William de Montacute, 2nd Earl of Salisbury

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William de Montacute or William Montagu
The Earl of Salisbury
Baron Montacute
King of Mann
Salisbury 1430.jpg
"Conte de Salisbery, Will(ia)m", William de Montacute, 2nd Earl of Salisbury, KG, illustration from the Bruges Garter Book, c.1430. The arms of Monthermer (Or, an eagle displayed vert beaked and membered gules) shown quartered by Montagu on his tabard are apparently incorrect, as it was his younger brother John de Montacute, 1st Baron Montacute (c. 1330 - c. 1390) who married the Monthermer heiress.
Reign 30 January 1344 – 3 June 1397
Born (1328-06-25)25 June 1328
Donyatt, Somerset, England
Died 3 June 1397(1397-06-03) (aged 68)
Spouse Joan of Kent
Elizabeth de Mohun
Father William Montacute, 1st Earl of Salisbury
Mother Catherine Grandison
Arms of Montagu: Argent, three fusils conjoined in fess gules
Arms of Sir William de Montacute, 2nd Earl of Salisbury, KG, quartering Mann

Sir William II Montague, alias de Montacute, 2nd Earl of Salisbury, 4th Baron Montacute, King of Mann, KG (25 June 1328 – 3 June 1397) was an English nobleman and commander in the English army during King Edward III's French campaigns in the Hundred Years War. He was one of the Founder Knights of the Order of the Garter.


Montacute was born in Donyatt in Somerset, the eldest son of William Montacute, 1st Earl of Salisbury and his wife Catherine Grandison. One of his sisters, Philippa (d. 5 January 1382) was the wife of Roger Mortimer, 2nd Earl of March. Montacute succeeded his father as earl in 1344. In 1348, Montacute, at this time married to the King's first cousin, was one of the knights admitted at the foundation of the Order of the Garter.[1]

First marriage[edit]

In the early 1340s, Montacute was married to Joan of Kent, a first cousin of the King, and a princess of England. Both Montecute and his bride were of exactly the same age, and both were in their early teens. Montecute entered into the marriage in good faith, without knowing that Joan had already, at the age of twelve, secretly married Thomas Holland, just before the latter left England on crusade. Upon returning to England in 1348, Holland declared that Joan was his wife and demanded that she be restored to him. An inquiry was instituted to examine the question, and it found that Joan had indeed been married to Holland, and that that marriage was valid in law; consequently, Montecute's own marriage to Joan was invalid. During the proceedings of the inquiry, Montecute was dismayed and chagrined to find that Joan herself was in favor of her marriage to Holland being upheld, and her marriage to Montecute voided. Following the findings of the inquiry, and after several years of living together with her, Montecute's marriage with Joan, Fair Maid of Kent, was annulled by the Pope in 1349.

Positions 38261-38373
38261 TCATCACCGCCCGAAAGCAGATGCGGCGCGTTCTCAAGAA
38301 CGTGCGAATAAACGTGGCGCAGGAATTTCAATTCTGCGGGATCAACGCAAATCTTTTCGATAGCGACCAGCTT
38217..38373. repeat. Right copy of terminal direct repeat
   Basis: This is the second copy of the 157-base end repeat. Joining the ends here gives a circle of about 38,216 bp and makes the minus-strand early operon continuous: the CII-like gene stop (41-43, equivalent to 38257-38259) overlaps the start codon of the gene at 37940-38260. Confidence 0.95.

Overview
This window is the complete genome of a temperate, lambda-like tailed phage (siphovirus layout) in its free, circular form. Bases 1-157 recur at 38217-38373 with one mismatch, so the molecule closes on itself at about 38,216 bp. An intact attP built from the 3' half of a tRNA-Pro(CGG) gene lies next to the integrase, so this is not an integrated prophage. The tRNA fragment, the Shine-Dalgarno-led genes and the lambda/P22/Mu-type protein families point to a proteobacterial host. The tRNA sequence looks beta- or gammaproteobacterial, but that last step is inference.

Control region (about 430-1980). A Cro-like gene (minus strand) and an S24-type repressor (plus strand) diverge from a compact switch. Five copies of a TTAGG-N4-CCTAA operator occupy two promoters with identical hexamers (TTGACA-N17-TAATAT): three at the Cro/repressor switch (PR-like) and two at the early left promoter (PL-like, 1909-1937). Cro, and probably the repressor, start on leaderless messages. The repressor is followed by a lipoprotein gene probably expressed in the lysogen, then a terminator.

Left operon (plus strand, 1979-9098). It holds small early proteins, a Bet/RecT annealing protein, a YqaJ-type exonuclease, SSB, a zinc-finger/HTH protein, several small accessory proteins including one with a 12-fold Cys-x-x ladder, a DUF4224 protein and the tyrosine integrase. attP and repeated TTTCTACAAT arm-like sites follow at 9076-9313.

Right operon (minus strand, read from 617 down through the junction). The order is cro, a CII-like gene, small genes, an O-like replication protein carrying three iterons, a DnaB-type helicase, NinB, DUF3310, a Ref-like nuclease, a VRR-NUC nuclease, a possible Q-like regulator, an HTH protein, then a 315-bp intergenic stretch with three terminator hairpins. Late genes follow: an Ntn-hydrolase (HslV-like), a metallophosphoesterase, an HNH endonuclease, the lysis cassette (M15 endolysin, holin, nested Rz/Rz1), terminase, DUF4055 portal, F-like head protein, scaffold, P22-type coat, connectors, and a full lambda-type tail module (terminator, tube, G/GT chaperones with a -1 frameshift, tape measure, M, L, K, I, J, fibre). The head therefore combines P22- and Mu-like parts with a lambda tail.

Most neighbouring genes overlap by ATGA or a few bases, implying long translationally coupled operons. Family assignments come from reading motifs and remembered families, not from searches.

Military career[edit]

Montecute, by now twenty-one years of age, was showing signs of becoming a successful military commander. Despite the fiasco of his marriage with a member of the royal family, Montecute rose rapidly in the ranks of the army upon the strength of his own competence. He served as a commander of the English forces in France in many of the following years, including as commander of the rear guard of Edward the Black Prince's army in 1355, and again at the Battle of Poitiers in 1356, and further serving in 1357, 1359 and 1360. Later in 1360, he was one of the commissioners who negotiated the Treaty of Brétigny.

During the quieter years that followed the treaty, Montacute served on the king's council, working closely with King Edwaed III. He returned to the field in 1369, serving in John of Gaunt's expedition to northern France, and then in other raids and expeditions, and on some commissions that attempted to negotiate truces with the French. Montacute helped Richard II put down the rebellion of Wat Tyler. In 1385, he accompanied Richard II on his Scottish expedition.

In 1392/3, Montacute sold the Lordship of the Isle of Man to William le Scrope of Bolton.

Second marriage[edit]

Montacute married Elizabeth, daughter of John de Mohun, 9th Lord de Mohun of Dunster. They had a son and two daughters and lived at Bisham Manor in Berkshire. Their only son, Sir William Montacute, married Lady Elizabeth FitzAlan, daughter of Richard Fitzalan, 11th Earl of Arundel, but was killed in a tournament in 1383, leaving no children. Therefore, when Montacute died in 1397, the earldom was inherited by his nephew, John Montacute, 3rd Earl of Salisbury.


  1. ^ Beltz 1841, p. cxlix.


External links[edit]

Peerage of England
Preceded by
William I de Montacute
Earl of Salisbury
Succeeded by
John Montacute
Preceded by
William I de Montacute
Baron Montacute
Head of State of the Isle of Man
Preceded by
William I de Montacute
King of Mann
Succeeded by
William le Scrope